C FOR CONTROL
“When you talk about the Board of Control for Cricket in India, the most important thing is to understand that the keyword is not cricket, it is control. BCCI exists not for the players, not for the sport, it exists for itself,” says a senior board official. “It is an edifice built on power, arrogance, money, and the insecurity that comes with the fear of losing all of those things.”
Now a corporate colossus with an annual surplus of Rs 385 crore and total assets worth Rs 3,308 crore, BCCI is a study in contrast. On the one hand, it runs a modern sport with all the paraphernalia that comes with it— superstar players, TV rights, sponsorships, merchandise, media attention, logos and a gigantic fan base. On the other hand, it follows a medieval governance model of honorary members, elected from a two- tier system in which they are voted in by state associations, without any professional managers.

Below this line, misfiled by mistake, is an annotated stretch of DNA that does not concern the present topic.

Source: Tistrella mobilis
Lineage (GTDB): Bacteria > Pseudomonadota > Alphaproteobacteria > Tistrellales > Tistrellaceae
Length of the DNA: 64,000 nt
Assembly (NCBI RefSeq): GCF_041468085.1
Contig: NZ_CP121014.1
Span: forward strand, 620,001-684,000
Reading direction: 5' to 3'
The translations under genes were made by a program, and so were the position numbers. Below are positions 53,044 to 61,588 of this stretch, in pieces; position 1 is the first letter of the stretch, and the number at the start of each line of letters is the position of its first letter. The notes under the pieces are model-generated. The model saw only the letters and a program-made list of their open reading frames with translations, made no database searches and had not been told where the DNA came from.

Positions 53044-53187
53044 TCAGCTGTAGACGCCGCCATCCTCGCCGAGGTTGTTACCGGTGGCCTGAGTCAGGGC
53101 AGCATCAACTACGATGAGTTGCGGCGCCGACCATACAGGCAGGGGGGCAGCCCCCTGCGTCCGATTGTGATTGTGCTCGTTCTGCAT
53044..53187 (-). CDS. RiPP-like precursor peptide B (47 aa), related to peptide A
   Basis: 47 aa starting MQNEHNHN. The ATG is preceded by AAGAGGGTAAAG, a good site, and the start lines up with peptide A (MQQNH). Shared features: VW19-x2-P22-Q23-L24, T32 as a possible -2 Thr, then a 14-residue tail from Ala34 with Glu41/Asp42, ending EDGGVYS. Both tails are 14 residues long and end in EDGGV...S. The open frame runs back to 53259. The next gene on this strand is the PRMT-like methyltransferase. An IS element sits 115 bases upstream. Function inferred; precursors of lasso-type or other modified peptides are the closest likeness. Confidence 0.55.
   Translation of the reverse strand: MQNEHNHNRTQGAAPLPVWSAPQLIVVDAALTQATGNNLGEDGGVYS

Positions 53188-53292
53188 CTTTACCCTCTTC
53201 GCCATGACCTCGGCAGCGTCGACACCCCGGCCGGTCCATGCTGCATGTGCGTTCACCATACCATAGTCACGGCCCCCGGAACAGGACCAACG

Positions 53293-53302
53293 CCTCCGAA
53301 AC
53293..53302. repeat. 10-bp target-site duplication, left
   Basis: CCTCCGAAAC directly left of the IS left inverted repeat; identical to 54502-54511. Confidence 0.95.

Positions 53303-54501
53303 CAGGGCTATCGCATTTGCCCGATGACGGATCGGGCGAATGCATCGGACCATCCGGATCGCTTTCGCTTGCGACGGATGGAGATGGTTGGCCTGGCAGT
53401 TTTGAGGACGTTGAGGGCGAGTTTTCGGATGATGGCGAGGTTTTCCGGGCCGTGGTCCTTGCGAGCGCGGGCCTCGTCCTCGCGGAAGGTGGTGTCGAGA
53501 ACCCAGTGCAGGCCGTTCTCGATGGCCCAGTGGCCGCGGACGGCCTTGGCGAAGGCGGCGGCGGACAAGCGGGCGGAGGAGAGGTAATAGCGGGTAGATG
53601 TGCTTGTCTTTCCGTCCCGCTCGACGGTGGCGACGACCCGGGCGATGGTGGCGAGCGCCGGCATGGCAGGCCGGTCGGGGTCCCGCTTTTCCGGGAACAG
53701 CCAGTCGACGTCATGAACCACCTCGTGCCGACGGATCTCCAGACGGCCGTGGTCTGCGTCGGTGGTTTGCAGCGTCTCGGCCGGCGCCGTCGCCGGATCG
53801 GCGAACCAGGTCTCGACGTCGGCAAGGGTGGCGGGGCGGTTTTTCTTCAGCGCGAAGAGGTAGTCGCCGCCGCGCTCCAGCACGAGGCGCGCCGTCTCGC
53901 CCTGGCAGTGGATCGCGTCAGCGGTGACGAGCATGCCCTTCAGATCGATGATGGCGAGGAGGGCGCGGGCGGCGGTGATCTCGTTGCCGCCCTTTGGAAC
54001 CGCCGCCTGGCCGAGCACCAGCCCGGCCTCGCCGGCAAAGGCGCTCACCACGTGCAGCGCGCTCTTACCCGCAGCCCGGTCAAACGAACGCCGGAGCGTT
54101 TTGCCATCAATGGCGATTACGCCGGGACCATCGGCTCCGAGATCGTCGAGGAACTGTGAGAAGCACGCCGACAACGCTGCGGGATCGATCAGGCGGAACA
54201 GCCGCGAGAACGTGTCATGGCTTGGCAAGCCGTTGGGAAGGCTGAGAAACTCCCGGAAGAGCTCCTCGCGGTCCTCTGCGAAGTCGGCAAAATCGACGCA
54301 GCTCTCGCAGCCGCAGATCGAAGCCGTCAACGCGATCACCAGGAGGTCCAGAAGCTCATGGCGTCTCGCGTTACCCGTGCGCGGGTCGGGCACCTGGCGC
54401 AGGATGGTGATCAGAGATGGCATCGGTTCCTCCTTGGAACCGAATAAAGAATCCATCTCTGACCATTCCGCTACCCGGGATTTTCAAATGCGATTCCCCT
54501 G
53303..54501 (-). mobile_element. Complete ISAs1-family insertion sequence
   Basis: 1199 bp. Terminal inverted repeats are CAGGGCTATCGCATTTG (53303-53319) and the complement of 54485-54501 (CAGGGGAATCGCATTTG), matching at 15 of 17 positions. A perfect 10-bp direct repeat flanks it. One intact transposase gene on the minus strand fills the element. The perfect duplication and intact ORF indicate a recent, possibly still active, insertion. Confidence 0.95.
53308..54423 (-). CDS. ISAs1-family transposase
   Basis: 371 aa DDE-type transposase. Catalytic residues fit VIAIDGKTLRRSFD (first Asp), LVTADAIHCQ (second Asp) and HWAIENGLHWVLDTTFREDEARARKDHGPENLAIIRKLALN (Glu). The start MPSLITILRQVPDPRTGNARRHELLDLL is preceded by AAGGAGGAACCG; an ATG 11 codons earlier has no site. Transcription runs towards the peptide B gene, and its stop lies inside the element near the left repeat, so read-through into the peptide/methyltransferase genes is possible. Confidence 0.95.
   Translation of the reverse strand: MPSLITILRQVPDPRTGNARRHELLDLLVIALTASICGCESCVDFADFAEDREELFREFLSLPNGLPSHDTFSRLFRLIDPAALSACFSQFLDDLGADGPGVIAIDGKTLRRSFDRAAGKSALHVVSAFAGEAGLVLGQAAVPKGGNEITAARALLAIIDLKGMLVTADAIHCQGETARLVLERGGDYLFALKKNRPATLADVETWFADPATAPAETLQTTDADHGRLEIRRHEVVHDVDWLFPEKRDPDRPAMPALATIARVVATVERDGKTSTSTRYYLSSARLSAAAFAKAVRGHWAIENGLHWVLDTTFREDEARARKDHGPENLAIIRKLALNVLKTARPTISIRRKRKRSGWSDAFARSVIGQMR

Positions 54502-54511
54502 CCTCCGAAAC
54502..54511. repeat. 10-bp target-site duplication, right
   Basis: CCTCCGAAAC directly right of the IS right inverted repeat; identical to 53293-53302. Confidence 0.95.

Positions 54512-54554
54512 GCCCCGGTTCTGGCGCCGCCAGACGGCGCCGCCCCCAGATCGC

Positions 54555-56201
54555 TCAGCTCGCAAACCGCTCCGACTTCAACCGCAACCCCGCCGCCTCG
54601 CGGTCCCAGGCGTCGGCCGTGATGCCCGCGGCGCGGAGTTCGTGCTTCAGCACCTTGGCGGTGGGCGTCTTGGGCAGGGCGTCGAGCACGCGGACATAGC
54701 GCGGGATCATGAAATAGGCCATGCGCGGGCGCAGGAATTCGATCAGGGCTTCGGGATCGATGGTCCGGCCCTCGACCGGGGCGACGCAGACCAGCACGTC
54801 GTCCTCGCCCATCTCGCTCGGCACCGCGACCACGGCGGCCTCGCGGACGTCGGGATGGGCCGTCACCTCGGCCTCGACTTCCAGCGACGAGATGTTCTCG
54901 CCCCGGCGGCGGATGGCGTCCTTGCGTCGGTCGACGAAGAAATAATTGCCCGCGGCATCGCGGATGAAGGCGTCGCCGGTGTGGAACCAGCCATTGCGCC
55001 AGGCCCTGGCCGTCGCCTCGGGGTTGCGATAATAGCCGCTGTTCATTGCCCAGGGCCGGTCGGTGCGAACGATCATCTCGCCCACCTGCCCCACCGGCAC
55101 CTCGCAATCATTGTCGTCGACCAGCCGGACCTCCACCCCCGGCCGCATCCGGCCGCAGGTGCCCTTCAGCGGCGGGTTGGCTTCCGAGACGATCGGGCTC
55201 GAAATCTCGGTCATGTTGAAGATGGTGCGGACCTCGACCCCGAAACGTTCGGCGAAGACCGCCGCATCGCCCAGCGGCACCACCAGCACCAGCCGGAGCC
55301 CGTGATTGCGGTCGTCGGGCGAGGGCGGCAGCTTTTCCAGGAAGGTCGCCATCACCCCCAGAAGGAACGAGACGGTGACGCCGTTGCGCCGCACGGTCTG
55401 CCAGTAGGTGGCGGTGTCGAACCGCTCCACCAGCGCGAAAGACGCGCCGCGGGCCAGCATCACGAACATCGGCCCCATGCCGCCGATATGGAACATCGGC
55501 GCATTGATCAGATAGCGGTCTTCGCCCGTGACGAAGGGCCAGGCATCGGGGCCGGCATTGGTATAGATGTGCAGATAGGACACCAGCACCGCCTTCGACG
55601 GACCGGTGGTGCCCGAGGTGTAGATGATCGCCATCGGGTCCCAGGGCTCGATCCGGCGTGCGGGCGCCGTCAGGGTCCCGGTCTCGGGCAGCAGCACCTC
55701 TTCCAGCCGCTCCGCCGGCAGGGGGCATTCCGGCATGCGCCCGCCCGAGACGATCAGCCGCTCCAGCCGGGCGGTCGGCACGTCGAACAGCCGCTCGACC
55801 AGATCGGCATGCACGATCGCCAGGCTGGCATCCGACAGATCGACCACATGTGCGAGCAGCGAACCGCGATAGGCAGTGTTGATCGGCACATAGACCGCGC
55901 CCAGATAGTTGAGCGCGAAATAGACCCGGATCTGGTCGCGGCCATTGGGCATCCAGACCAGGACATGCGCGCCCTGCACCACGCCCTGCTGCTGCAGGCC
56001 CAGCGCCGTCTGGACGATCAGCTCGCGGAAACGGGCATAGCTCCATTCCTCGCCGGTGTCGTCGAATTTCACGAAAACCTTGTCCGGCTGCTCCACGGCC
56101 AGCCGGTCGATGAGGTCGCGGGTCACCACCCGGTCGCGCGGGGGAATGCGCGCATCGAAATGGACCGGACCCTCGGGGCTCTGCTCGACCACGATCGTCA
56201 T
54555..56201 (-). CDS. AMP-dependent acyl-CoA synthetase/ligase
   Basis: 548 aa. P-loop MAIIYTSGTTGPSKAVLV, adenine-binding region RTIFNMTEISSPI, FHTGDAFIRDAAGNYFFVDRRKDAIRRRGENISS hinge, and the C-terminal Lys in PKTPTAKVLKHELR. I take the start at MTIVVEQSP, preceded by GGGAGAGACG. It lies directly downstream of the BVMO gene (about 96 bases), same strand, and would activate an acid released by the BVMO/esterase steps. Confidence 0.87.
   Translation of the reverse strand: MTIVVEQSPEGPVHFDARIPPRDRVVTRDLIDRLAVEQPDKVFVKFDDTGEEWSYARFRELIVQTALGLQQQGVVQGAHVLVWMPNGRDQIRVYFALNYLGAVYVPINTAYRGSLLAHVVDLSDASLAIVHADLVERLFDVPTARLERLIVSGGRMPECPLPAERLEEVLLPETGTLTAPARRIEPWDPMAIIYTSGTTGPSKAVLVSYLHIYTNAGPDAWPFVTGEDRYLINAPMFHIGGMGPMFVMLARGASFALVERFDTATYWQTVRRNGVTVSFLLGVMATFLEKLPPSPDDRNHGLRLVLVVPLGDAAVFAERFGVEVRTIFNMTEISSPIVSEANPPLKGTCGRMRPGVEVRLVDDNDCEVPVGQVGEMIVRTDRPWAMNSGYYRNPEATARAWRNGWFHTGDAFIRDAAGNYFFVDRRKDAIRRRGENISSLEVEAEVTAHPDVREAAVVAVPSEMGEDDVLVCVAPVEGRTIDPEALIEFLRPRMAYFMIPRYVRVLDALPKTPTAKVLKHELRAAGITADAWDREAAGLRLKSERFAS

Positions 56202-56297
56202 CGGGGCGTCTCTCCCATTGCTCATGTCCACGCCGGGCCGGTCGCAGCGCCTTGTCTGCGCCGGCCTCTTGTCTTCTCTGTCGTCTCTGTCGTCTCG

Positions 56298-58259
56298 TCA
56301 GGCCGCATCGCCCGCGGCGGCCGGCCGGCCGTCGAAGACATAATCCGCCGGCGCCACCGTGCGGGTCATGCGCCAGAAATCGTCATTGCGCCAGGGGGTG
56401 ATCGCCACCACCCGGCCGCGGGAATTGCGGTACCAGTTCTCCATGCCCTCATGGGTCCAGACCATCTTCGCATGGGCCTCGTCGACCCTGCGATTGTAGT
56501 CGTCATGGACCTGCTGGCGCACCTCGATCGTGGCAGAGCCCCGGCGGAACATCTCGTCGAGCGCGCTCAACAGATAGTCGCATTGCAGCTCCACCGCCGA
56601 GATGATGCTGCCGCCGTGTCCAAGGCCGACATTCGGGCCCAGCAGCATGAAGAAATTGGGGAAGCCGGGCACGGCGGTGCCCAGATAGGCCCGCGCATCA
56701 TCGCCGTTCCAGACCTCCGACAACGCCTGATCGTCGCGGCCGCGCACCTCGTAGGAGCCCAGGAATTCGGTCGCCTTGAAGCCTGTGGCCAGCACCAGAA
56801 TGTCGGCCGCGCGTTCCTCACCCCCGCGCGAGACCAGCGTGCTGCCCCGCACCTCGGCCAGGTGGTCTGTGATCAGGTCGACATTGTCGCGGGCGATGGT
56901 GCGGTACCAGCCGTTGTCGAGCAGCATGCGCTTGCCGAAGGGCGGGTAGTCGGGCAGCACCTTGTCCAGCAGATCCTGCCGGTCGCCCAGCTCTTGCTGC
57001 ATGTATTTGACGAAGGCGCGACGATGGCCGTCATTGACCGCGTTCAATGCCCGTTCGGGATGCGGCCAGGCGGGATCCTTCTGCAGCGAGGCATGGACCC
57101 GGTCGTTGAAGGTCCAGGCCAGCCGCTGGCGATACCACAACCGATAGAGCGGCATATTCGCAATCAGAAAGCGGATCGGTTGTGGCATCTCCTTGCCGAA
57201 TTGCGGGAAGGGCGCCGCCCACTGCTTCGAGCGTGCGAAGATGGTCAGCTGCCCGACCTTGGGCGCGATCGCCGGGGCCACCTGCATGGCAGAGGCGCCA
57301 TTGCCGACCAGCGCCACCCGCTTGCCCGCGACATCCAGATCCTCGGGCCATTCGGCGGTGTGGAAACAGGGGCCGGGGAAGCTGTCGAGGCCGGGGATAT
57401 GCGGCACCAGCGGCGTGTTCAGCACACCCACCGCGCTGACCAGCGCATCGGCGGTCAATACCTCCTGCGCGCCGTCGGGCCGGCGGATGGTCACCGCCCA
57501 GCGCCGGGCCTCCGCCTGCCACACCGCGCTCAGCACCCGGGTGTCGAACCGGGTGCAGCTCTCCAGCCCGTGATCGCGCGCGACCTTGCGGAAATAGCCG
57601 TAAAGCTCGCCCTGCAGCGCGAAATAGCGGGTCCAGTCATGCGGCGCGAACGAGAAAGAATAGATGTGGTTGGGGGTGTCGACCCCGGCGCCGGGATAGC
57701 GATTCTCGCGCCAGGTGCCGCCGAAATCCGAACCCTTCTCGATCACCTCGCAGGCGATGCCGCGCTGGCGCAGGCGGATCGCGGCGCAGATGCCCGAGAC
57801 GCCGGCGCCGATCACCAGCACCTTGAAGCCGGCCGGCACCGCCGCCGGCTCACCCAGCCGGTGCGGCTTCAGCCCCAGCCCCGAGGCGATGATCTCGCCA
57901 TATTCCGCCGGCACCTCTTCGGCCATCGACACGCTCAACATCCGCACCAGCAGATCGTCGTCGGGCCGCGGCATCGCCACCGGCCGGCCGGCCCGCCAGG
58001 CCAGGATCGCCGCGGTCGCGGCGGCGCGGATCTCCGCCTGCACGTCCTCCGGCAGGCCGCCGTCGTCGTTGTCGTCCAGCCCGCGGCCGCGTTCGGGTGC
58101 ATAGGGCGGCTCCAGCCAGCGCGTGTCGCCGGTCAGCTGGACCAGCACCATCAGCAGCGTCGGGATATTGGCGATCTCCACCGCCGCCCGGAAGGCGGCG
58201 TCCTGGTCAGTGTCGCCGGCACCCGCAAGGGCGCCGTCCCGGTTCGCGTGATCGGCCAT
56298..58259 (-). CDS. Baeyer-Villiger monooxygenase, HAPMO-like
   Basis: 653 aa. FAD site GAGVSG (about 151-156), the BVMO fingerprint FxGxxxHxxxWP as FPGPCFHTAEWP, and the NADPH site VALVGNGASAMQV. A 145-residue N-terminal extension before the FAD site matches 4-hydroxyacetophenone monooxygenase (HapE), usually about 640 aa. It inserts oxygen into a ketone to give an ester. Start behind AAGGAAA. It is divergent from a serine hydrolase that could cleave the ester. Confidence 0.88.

Unlike other sports bodies around the world, or any company, BCCI neither has a corporate structure nor follows the laws of corporate governance. “It is a crony- capitalistic monarchy being run in the garb of a democracy. A oneman show where the king is felled by a usurper every few years, but the system doesn’t change,” says a player agent who has been dealing with the board for more than a decade.
Until as recently as 2006, the board functioned from the house of whoever